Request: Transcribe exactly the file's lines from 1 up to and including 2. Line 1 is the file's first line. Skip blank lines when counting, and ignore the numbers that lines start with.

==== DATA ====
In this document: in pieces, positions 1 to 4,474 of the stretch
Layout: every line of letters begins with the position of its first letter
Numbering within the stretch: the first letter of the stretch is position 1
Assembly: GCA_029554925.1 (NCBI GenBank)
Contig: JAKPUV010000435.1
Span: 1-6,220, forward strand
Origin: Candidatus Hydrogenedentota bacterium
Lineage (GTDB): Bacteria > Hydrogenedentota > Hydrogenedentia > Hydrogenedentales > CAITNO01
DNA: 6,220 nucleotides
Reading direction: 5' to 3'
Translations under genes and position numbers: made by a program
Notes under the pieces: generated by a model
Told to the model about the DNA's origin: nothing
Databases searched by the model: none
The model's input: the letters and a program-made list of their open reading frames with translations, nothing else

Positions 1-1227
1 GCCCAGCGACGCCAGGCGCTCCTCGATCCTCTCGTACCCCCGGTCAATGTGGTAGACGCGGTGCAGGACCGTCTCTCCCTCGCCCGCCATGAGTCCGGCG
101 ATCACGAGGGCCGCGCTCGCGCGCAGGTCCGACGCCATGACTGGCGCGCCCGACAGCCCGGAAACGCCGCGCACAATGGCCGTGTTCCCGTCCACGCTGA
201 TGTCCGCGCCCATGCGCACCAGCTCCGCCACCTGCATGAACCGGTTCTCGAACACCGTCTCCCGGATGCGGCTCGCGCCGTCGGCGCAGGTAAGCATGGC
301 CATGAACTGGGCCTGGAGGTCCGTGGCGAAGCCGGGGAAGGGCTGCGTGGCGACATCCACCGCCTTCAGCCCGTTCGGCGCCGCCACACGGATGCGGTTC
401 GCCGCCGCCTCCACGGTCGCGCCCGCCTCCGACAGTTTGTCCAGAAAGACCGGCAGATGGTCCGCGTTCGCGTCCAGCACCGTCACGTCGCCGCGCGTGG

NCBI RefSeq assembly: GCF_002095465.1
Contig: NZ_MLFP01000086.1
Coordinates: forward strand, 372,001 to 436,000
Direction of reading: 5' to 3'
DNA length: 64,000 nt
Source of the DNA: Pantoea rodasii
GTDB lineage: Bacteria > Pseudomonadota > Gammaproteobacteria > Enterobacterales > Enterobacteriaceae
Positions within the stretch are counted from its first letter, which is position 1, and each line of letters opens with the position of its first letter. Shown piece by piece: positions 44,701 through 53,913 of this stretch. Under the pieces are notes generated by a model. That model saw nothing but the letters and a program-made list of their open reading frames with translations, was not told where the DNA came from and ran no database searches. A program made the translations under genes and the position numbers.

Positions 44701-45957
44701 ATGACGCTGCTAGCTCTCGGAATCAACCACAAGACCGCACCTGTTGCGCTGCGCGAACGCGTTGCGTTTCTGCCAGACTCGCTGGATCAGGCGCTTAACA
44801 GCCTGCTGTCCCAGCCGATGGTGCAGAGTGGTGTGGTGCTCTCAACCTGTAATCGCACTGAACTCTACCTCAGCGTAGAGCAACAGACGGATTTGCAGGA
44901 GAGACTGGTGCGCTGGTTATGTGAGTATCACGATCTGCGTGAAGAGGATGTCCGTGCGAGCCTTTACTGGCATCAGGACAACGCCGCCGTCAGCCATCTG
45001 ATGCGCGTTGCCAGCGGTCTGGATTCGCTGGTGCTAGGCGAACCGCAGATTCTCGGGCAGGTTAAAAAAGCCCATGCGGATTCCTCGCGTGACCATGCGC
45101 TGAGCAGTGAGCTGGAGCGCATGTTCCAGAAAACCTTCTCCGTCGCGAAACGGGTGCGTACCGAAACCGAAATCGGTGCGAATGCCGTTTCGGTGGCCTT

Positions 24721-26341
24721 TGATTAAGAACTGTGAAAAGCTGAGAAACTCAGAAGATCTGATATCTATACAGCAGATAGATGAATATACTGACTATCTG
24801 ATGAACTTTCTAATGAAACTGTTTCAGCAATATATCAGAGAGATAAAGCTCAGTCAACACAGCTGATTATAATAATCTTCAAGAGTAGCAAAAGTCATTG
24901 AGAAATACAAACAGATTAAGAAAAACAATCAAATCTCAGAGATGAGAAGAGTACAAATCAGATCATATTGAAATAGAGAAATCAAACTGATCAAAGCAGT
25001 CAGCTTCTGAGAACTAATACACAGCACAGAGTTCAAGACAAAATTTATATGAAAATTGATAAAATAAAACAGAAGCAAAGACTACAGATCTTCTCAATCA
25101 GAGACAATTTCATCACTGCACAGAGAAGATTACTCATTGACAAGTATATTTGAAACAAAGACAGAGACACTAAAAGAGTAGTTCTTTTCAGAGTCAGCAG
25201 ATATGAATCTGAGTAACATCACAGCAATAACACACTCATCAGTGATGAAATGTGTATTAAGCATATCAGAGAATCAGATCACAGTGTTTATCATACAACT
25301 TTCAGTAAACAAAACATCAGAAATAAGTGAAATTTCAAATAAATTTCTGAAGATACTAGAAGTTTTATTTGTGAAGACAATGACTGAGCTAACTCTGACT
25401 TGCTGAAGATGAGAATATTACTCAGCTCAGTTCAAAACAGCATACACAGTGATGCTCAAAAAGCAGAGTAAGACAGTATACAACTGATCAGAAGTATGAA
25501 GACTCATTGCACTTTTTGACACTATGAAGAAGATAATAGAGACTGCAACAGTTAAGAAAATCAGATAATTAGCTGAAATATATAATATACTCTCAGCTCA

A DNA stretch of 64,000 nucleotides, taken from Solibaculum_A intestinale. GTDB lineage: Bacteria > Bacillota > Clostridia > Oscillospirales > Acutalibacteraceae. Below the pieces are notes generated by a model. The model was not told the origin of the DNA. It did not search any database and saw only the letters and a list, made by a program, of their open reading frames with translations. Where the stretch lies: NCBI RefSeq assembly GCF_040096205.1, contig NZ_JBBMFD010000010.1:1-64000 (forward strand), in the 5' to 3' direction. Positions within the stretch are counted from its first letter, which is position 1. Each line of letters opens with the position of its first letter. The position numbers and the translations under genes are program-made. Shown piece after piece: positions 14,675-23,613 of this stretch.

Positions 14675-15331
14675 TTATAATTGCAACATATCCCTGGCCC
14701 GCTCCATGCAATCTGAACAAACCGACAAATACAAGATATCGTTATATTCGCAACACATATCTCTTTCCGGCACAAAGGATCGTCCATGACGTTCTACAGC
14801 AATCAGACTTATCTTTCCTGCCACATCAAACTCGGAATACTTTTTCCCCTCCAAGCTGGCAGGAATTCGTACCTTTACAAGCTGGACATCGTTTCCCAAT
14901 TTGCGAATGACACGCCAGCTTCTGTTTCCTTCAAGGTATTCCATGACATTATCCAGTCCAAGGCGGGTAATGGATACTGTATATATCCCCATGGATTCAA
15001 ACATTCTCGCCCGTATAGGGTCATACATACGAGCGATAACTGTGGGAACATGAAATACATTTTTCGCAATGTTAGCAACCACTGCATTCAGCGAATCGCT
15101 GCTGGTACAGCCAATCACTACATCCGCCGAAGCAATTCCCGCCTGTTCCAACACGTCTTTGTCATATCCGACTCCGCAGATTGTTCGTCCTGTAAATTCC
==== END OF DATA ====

In this document: in pieces, positions 1 to 4,474 of the stretch
Layout: every line of letters begins with the position of its first letter